Raindance Film Festival 2021
Shorts Programme: Maverick Senses
& Callum Cameron
Winner Best UK Short
Progressive muscle relaxation, Lycra, spoken word. As Michael seeks novel ways to halt his spiralling depression, a moment of hope arrives via an unexpected source.
Hey Saul (Director) & Callum (Writer), it's great to talk with you, how have you been keeping during these strange times?
Callum: Thanks for having us! We’ve been lucky to have this film to keep us occupied over the last year. We were engaged in pre production in the first lock down and fortunate enough to be able to shoot later that year. It’s been a welcome distraction.
Congratulations on having Enjoy at Raindance 2021 where you are nominated for Best UK Short, what does it mean to you to be at the festival?
Saul: Thank you very much. It’s an honour to have been selected this year. Because of travel restrictions preventing us from going to other festivals we hadn’t been able to properly see our film on the big screen with an audience so that was exciting.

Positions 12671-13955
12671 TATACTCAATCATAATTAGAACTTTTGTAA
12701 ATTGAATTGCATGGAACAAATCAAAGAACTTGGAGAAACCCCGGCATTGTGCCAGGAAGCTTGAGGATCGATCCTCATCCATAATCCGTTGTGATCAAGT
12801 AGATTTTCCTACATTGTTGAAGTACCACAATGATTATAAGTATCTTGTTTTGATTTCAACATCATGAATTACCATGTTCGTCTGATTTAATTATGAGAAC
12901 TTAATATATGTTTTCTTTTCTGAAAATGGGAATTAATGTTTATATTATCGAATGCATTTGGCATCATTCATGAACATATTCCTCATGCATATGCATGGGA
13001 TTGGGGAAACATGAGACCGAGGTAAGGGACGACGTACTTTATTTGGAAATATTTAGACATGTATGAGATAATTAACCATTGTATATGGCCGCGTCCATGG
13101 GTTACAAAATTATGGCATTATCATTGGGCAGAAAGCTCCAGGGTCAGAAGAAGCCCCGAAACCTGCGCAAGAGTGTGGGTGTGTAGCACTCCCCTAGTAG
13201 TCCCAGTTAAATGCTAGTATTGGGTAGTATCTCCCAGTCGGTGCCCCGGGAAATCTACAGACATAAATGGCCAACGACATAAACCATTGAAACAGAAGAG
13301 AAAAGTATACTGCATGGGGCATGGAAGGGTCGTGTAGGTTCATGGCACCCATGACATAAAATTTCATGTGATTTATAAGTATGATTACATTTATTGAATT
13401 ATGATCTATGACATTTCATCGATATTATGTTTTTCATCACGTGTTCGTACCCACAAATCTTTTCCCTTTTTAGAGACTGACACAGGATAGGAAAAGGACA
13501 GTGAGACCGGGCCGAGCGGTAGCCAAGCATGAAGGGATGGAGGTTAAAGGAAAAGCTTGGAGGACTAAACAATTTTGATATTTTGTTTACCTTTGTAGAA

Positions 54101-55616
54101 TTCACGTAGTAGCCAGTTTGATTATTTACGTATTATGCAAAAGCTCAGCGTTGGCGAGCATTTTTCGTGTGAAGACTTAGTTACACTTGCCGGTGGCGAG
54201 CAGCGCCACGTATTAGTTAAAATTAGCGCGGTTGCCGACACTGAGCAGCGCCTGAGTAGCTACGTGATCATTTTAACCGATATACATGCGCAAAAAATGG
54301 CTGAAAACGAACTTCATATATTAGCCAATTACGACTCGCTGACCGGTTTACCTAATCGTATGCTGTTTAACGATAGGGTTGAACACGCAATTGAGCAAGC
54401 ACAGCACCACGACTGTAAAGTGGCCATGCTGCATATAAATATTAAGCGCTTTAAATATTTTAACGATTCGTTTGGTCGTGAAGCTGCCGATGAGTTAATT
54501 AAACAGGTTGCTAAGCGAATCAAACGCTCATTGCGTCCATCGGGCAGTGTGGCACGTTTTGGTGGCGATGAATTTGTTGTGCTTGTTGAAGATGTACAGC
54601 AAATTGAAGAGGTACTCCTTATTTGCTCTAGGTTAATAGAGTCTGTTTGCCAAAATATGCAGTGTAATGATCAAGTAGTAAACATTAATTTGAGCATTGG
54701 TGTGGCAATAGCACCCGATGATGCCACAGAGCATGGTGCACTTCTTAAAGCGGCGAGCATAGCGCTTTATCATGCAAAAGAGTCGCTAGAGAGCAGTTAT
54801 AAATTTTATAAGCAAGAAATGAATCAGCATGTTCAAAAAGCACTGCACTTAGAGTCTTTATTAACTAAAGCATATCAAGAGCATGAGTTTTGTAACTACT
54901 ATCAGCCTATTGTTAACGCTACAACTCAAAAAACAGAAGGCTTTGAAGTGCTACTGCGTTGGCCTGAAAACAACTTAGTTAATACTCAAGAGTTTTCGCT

C: It’s also been great to get involved with the Raindance festival spirit by meeting and seeing the work of other filmmakers which we haven’t had the chance to do properly until now. We also both grew up in London so it's great to have a homecoming of sorts for the film here at Raindance.
You have had an amazing festival run with Enjoy getting multiple nominations including Best Narrative Short at Tribeca, did you both imagine you would get this type of recognition for your film?
S: Not really to be honest! I think that stuff always comes as a surprise. It started out as a passion project between a group of friends so for it to be given the opportunity to be seen by audiences outside of our bubble is a real privilege.
Can you tell me a little bit about Enjoy, what inspired your screenplay?
C: The screenplay is semi autobiographical. I was struggling with articulating aspects of my own mental health at the time and was interested in exploring why and how that had come to be. I think negative societal stereotypes about depression and how to communicate it are instilled in boys from a young age and at its core Enjoy is about how that inarticulacy can often go on to develop into something more destructive.